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What does dB(A) actually mean?

By April 6, 2015May 26th, 2016General

dB(A) has come to be viewed as a convenient single number description of noise emission.  That definition is overly optimistic and may lead to unpleasant surprises.


In the 1930s Bell Laboratories was engaged in fundamental research on human hearing for application to telephone communications.   One area of interest was the perception of loudness.  Participants at the 1939 World’s Fair in NYC rated the loudness of tones of various frequencies relative to that of a 1 kHz tone.

One thing that was discovered was that low frequency tones of the same energy produced a smaller loudness sensation than the reference tone.  But for quieter sounds the difference was more dramatic than louder ones.

Bell Labs systematized their findings into three simple four-pole electrical networks that simulated the loudness response vs. frequency for quiet sounds (the “A” network), speech-level sounds (the “B” network), and loud sounds (the “C” network).

The sound pressure level of a tone, after filtering by the appropriate network, was labeled dB(A), dB(B) or dB(C), and correlated decently with the perceived loudness.  The A-network strongly de-emphasizes sound energy below 500 Hz.

What it’s actually good for.

The practical uses of dB(A) are very different from its original intent:

  • dB(A) levels correlate well with hearing loss in industrial environments.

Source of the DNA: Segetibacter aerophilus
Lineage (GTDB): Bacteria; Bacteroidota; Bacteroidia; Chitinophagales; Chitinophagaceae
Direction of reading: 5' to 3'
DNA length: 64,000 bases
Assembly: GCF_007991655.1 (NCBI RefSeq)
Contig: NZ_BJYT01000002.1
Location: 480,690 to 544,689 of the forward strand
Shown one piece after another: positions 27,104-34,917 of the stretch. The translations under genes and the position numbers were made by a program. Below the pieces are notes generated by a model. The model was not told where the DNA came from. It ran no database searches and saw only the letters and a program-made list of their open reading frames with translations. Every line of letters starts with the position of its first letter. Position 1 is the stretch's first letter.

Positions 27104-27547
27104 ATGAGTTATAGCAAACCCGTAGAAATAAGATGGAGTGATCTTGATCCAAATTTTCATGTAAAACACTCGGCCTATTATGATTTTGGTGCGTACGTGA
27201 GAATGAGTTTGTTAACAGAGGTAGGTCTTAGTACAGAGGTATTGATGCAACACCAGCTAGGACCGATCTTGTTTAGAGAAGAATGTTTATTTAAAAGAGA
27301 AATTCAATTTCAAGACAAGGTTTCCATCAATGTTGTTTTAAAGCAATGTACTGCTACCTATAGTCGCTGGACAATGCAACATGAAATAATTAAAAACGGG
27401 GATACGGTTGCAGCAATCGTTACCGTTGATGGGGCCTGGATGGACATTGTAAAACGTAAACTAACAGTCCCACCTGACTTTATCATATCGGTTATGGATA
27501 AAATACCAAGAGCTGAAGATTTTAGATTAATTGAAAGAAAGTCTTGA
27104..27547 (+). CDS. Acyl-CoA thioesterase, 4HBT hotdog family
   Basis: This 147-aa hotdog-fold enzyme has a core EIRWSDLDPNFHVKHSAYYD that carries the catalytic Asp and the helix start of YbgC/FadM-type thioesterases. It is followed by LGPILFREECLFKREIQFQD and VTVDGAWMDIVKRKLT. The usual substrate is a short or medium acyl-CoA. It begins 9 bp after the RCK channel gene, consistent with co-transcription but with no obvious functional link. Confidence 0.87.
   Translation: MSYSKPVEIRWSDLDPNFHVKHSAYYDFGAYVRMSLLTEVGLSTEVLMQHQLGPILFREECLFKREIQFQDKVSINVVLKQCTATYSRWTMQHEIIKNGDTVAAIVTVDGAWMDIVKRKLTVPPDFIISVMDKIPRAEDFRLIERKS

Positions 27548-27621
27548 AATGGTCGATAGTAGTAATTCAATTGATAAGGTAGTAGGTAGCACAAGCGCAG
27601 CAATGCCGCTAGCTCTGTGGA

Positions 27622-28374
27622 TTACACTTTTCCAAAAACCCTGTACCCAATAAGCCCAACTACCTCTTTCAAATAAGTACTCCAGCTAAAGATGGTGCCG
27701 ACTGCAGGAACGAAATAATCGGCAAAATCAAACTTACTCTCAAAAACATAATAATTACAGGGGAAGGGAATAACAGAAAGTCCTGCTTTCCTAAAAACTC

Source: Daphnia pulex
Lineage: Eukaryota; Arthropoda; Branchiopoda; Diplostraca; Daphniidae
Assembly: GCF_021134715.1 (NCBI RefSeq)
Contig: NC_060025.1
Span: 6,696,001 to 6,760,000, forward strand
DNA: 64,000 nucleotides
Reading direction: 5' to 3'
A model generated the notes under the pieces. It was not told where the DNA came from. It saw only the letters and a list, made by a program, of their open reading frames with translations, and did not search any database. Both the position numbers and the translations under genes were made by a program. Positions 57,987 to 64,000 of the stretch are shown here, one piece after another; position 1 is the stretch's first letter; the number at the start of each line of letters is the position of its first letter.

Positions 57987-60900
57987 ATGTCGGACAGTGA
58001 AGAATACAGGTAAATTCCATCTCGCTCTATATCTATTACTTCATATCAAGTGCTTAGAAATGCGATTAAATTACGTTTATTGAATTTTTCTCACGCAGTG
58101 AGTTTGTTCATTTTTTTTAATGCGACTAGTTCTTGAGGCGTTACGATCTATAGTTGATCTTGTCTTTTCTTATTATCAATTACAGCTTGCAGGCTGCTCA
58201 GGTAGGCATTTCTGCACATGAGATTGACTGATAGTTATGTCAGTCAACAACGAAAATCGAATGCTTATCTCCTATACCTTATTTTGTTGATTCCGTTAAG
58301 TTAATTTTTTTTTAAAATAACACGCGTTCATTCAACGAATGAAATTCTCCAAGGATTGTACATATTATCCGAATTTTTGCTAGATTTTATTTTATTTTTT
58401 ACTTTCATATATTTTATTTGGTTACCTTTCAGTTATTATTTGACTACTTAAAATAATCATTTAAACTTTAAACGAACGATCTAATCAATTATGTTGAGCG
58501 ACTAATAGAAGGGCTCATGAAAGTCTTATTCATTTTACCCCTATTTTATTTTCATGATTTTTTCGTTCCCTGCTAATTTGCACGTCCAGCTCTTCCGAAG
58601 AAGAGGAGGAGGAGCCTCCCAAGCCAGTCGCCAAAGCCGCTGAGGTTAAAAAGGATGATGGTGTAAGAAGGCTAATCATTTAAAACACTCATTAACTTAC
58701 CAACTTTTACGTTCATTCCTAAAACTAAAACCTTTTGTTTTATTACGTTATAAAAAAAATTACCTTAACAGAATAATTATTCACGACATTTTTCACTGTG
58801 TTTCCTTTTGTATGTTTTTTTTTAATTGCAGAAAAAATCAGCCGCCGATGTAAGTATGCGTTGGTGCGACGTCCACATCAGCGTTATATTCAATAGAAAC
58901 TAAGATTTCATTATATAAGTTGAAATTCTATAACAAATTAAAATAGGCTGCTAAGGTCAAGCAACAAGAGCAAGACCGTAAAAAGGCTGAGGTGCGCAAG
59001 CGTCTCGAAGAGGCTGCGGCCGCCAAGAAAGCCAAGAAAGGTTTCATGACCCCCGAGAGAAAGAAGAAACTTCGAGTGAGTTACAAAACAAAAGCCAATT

• dB(A) levels correlate well with annoyance of certain types of transportation noise sources.
  • dB(A) level differences give an indication of relative loudness for two sounds of similar spectral content, unless there is significant energy below 500 Hz.

What it’s not good for

  • dB(A) levels do not correlate reliably with perceived loudness for non-tonal sounds.
  • dB(A) levels does not correlate with perceived loudness for sounds with strong low-frequency content.
  • dB(A) does not flag the presence of prominent tones.
  • dB(A) level differences do not correlate with perceived loudness for dissimilar sounds.
  • dB(A) is not a good predictor of annoyance, which has several perceptual dimensions.


dB(A) was never intended to be a universal metric for annoyance.  It came into wide use because it had some relationship to perceived loudness and was easily incorporated into sound level meters.

There are situations in which, by virtue of special-case limiting assumptions, the dB(A) metric works well. Unfortunately the limiting assumptions are largely forgotten.

So its primacy is largely an accident of history.

Instead a range of Sound Quality metrics have been developed that give a more precise indication of perceptual components of the sound. Combinations of these metrics are correlated with subjective responses in order to study the factors determining acceptability of a product sound.

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